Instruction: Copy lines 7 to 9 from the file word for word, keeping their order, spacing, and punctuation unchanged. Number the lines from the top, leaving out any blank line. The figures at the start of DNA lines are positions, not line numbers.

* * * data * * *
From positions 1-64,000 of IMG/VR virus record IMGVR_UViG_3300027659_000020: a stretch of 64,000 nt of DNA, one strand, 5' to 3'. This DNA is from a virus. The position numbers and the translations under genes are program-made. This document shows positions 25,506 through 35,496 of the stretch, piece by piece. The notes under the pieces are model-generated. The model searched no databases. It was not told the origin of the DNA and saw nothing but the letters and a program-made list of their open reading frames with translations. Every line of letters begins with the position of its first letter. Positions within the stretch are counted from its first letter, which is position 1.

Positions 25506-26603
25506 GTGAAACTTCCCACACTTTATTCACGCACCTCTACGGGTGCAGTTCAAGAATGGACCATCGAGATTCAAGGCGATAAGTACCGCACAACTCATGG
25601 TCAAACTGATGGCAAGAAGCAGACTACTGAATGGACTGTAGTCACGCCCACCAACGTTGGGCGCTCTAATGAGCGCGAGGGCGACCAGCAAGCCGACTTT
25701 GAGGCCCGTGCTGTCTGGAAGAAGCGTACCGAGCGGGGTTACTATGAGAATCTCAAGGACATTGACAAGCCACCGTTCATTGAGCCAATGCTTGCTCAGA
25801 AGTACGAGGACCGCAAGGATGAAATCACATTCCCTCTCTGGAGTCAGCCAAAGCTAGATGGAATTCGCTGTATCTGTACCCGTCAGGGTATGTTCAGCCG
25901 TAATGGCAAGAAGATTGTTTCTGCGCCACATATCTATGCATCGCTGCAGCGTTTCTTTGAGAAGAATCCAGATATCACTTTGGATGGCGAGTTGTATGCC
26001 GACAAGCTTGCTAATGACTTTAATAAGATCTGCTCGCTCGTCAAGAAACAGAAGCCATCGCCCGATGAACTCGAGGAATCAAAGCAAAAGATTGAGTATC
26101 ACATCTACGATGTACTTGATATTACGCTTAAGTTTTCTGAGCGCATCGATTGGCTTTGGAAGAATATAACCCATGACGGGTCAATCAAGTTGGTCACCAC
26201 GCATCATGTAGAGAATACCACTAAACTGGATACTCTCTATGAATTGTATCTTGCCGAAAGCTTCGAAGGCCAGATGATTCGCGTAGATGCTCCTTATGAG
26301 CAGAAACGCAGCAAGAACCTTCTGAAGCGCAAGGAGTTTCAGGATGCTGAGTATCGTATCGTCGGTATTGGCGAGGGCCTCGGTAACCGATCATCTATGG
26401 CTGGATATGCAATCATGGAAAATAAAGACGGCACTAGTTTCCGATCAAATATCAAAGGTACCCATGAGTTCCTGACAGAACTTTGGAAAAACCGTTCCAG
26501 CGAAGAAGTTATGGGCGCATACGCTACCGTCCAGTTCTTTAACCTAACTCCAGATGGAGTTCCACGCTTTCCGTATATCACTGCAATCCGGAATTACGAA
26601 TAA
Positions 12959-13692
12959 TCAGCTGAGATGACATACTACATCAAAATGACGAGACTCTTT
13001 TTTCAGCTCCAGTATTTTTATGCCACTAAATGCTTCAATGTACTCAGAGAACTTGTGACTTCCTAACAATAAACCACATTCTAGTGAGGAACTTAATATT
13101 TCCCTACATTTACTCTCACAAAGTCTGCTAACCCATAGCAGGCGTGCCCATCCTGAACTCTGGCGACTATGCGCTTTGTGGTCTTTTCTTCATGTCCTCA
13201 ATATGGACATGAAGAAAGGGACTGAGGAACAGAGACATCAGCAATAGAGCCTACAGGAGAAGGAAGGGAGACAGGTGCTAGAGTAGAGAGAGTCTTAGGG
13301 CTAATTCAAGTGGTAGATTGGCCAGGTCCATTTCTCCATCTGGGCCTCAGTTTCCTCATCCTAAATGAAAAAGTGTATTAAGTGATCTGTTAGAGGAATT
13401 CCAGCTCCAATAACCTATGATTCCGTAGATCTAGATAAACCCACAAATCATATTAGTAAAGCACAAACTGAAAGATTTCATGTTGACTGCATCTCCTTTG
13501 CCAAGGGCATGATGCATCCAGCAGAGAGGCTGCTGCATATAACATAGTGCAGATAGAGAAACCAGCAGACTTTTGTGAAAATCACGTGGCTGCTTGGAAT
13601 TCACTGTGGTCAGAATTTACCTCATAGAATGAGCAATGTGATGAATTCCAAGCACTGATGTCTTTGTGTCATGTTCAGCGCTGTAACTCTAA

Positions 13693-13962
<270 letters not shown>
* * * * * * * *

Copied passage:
25901 TAATGGCAAGAAGATTGTTTCTGCGCCACATATCTATGCATCGCTGCAGCGTTTCTTTGAGAAGAATCCAGATATCACTTTGGATGGCGAGTTGTATGCC
26001 GACAAGCTTGCTAATGACTTTAATAAGATCTGCTCGCTCGTCAAGAAACAGAAGCCATCGCCCGATGAACTCGAGGAATCAAAGCAAAAGATTGAGTATC
26101 ACATCTACGATGTACTTGATATTACGCTTAAGTTTTCTGAGCGCATCGATTGGCTTTGGAAGAATATAACCCATGACGGGTCAATCAAGTTGGTCACCAC